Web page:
9 Bloodborne diseases and their transmission" Not Considered OPIM! Vomit Perspiration Tears Urine Feces 9"
10 Human Immunodeficiency Virus! Target in Body Virus Concentration Risk (contaminated needlestick) External viability Vaccine Available immune system low (5-10)* 1 in 200 chance 3 to 5 hrs no *measured in viral bodies / milliliter of blood H I V Time Span (?) AIDS 10"
11 HIV/AIDS Epidemiology (U.S.)! Cases Reported Deaths Persons living With diagnosis of HIV Infection ,874 59,347 38,132 38,726 25,551 23,049 18,926 49,095 36,510 16,948 17,154 15,679 16,276 15, , , , , million Source: Centers for Disease Control and Prevention 11"
12 Bloodborne diseases and their transmission" Hepatitis! Hepa = liver; titis = inflammation of 6 types = A, B, C, D, E, and G Types B (HBV) and C are bloodborne Type D and G only occurs in those already infected with type B Types A, E spread through fecal-oral mode of transmission Hepatitis B and C can be ACUTE or CHRONIC 12"
13 Bloodborne diseases and their transmission" Hepatitis B virus! Target in Body Virus Concentration (one tsp. of blood) Risk from contaminated needlestick External viability Vaccine Available liver 500M* 1 in 2.5 chance 7 days yes *measured in viral bodies / milliliter of blood Source: American Liver Foundation 13"
14 Bloodborne diseases and their transmission" HBV Confirmed Transmission! Sexual contact (includes anal & oral sex) Contaminated needles (esp. I.V. drug use) Maternal-Neonatal Blood transfusions (negligible) Other: intra-family, -institutional, hemodialysis, oral (rare), household Approximately 1/3 unknown sources Source: American Liver Foundation 14"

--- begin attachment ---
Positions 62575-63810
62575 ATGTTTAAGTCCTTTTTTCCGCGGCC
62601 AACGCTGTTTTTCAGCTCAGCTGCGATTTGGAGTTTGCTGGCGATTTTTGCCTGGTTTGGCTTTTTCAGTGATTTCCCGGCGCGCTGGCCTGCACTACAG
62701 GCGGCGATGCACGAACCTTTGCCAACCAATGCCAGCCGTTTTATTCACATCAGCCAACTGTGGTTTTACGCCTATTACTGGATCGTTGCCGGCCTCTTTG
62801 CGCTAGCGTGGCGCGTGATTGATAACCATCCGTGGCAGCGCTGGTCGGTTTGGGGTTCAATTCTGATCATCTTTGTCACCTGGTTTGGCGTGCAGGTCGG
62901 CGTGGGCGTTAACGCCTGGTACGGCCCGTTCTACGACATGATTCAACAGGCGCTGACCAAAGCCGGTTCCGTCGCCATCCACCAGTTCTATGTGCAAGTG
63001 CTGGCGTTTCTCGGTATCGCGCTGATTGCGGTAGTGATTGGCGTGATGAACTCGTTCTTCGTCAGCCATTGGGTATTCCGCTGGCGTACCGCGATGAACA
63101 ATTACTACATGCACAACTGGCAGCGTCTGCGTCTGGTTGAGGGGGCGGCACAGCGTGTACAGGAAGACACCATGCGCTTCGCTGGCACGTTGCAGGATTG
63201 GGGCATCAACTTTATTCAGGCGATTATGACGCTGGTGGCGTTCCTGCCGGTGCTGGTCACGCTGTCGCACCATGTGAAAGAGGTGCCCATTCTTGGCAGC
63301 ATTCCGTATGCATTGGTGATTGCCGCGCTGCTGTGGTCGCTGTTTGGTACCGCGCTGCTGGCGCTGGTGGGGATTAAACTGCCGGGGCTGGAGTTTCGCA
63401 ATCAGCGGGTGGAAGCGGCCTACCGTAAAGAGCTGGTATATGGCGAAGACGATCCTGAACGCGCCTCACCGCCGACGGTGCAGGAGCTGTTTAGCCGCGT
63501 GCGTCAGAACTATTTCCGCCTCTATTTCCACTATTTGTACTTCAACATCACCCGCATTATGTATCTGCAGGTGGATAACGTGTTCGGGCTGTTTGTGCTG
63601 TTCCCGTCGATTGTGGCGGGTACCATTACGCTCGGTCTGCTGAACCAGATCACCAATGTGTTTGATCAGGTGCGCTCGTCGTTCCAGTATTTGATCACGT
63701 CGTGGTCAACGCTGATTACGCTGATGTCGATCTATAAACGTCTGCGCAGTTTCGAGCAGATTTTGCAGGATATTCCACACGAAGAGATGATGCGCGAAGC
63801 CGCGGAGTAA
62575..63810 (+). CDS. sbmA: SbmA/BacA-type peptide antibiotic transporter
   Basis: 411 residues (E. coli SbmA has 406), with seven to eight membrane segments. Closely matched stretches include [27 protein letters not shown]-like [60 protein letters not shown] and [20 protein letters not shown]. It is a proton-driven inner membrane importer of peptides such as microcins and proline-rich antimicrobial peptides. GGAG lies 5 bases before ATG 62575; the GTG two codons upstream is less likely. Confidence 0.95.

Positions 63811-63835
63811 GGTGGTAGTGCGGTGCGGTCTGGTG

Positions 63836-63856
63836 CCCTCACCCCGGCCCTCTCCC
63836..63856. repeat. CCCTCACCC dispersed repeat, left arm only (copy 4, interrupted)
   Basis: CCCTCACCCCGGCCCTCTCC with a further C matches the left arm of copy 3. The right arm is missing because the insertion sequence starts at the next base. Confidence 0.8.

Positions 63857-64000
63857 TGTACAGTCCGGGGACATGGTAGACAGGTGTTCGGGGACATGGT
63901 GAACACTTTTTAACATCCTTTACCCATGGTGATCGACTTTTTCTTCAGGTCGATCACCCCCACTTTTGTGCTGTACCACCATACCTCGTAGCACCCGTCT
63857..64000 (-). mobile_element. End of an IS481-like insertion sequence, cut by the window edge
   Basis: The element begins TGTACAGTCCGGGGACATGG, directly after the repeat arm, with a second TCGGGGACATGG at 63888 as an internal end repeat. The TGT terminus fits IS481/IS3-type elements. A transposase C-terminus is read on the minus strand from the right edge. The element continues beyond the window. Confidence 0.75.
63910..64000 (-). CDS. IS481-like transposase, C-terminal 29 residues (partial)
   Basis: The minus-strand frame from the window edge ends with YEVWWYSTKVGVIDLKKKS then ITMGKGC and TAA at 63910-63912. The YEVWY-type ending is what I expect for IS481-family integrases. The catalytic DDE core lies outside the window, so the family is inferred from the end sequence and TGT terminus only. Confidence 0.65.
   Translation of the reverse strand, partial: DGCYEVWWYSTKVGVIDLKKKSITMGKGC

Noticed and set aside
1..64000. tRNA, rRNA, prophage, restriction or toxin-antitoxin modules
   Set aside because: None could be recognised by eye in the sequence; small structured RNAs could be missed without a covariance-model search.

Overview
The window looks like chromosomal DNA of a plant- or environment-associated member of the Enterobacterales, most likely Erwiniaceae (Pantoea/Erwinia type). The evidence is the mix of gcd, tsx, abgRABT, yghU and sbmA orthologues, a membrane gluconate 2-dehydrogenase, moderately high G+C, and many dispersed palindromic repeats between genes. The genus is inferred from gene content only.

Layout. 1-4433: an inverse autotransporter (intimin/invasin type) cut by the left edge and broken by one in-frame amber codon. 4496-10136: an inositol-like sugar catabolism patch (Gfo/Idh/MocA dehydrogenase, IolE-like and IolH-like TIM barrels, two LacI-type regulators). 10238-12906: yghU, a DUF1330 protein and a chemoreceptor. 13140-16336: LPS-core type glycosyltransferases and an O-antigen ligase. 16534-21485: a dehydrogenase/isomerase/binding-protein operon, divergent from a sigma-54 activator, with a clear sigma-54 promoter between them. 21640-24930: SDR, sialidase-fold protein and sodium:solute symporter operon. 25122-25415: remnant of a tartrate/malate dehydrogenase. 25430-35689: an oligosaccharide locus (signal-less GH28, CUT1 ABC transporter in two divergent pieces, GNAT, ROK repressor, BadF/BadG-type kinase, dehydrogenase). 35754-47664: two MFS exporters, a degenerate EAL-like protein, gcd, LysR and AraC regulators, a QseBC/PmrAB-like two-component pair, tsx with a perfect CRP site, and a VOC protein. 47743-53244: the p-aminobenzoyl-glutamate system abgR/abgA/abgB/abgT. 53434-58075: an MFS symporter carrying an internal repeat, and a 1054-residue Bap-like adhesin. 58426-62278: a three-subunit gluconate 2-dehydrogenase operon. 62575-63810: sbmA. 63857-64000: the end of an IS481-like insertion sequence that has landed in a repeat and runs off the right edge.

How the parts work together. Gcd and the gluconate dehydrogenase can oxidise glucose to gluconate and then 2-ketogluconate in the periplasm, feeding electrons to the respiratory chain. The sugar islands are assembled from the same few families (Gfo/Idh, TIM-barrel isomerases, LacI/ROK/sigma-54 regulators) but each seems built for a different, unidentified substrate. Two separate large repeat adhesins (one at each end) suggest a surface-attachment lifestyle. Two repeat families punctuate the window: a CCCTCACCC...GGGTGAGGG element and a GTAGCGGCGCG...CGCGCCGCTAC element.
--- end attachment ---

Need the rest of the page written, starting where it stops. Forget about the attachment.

15 Bloodborne diseases and their transmission" HBV Symptoms! Loss of appetite Nausea, vomiting, fever, stomach or joint pain Extreme fatigue Yellowing of the skin or eyes Dark Urine 30-40% with acute HBV show no symptoms Source: American Liver Foundation 15"
16 Bloodborne diseases and their transmission" HBV facts (U.S.)! Approximately 5,000 deaths annually K new infections annually Young adults account for 90% of reported cases 1.25 million Americans are HBV carriers 90-95% of adults recover from HBV Chronic carriers have 100% greater chance of developing liver cancer Source: American Liver Foundation 16"